"This really starts that investment at the age of zero. Just imagine all of our children having this investment from birth up to the age of three as they enter pre K what a more profound effect that will happen. So again, thank you to Chevron, to the Education Foundation and to the Dolly Parton Imagination Library for making this happen for our children. It will truly affect our community for generations, not just a few years, but for generations. Lastly, it's really understanding the impact, again, a book every month, mailed to the home of every single child birth to 5 in Ector County. That's enormous," Muri said.

Potter noted that ECISD is the first district to bring Dolly Parton's Imagination Library to West Texas.

Associate Superintendent of Curriculum and Instruction Lilia Nanez said this is a tremendous boost for children and families in ECISD and Ector County.

"We've been working on our kindergarten readiness for at least three years now and being able to deliver this boost for our families not only will it help with literacy, but it's going to help families bond together because that's so important. Kids feeling safe, moms and dads, grandmas, aunts, uncles, brothers and sisters bonding around a book, that is priceless. Celeste Potter and our Education Foundation is absolutely amazing and this donation from Chevron, and of course, Dolly Parton and her Imagination Library, what a gift for our families in Ector County," Nanez said.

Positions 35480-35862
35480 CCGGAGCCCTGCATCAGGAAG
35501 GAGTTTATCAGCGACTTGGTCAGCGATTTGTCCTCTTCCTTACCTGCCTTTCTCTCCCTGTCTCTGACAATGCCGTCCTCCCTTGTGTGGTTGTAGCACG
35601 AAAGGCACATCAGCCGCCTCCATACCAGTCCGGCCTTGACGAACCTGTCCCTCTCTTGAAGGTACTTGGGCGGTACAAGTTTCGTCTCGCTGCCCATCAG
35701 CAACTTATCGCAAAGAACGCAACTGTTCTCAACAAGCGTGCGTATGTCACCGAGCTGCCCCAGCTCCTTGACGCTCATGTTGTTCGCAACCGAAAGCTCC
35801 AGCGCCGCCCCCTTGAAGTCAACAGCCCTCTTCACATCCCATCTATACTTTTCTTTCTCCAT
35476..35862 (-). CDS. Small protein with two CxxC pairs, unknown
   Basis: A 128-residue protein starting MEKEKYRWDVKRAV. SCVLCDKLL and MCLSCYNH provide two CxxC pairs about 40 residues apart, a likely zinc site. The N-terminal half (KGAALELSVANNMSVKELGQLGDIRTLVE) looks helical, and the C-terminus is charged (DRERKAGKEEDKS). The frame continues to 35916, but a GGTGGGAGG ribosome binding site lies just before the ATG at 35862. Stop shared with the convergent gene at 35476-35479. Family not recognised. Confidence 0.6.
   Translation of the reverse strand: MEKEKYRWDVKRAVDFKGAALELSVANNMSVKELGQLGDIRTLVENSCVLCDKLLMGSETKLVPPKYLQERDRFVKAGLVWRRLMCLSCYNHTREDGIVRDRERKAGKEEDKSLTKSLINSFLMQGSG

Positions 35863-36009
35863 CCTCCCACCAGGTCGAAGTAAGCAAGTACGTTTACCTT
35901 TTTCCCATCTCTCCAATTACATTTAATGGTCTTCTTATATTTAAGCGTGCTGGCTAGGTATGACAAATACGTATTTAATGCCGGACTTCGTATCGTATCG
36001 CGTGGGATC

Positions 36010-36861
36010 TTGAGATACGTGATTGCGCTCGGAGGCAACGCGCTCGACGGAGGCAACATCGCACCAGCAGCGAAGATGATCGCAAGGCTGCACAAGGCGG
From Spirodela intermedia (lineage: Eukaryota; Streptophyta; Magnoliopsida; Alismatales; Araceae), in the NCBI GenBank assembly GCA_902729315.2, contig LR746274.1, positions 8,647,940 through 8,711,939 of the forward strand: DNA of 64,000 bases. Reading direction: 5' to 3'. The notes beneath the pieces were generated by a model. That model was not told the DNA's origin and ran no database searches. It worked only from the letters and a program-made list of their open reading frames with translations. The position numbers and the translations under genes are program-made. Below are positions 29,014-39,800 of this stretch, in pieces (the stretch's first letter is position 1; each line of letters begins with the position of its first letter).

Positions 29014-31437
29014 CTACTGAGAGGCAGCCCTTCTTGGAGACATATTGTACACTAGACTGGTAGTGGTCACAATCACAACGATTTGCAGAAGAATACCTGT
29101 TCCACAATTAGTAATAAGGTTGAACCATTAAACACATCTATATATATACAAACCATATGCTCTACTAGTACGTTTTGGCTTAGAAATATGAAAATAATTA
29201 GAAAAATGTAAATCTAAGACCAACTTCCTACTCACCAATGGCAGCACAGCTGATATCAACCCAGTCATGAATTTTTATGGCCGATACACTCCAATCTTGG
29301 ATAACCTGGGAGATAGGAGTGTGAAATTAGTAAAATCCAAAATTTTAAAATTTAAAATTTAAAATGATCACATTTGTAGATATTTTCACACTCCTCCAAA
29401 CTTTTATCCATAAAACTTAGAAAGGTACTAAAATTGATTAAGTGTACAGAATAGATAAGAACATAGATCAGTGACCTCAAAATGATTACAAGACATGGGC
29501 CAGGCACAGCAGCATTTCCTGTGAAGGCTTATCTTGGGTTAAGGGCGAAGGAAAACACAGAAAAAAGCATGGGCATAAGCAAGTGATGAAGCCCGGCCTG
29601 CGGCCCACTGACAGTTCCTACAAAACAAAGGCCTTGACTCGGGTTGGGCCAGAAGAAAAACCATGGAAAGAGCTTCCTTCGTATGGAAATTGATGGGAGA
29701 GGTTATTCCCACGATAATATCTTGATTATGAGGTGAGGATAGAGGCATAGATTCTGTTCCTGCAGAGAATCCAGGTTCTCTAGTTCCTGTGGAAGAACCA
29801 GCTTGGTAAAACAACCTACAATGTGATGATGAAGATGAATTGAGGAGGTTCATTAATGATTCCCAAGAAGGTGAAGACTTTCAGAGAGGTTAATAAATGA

She added that this should help increase kindergarten readiness even more because children will be getting books even before they set foot in an ECISD classroom at age 3.

"They're already going to understand the concepts of print, the joy of reading a story together. That just gives them such a heads up and a boost in literacy, so it's such an exciting piece, a piece that we wanted to do for so long," Nanez said.

Valerie Acosta, public and government affairs advisor at Chevron, said they are grateful that the Education Foundation and ECISD approached the company about this opportunity.

"This could not have been a better end-of-year opportunity gift to our community and we're so proud to be a part of this," Acosta said.

Literacy has become a hot syllabu in the region, but it has always been important, she added.

"I'm just happy that it's finally getting the attention that it needs and this opportunity for our young, young children to be read to, hopefully, every night is going to make a huge impact," Acosta said.

Thu, 14 Dec 2023 10:00:00 -0600 en-US text/html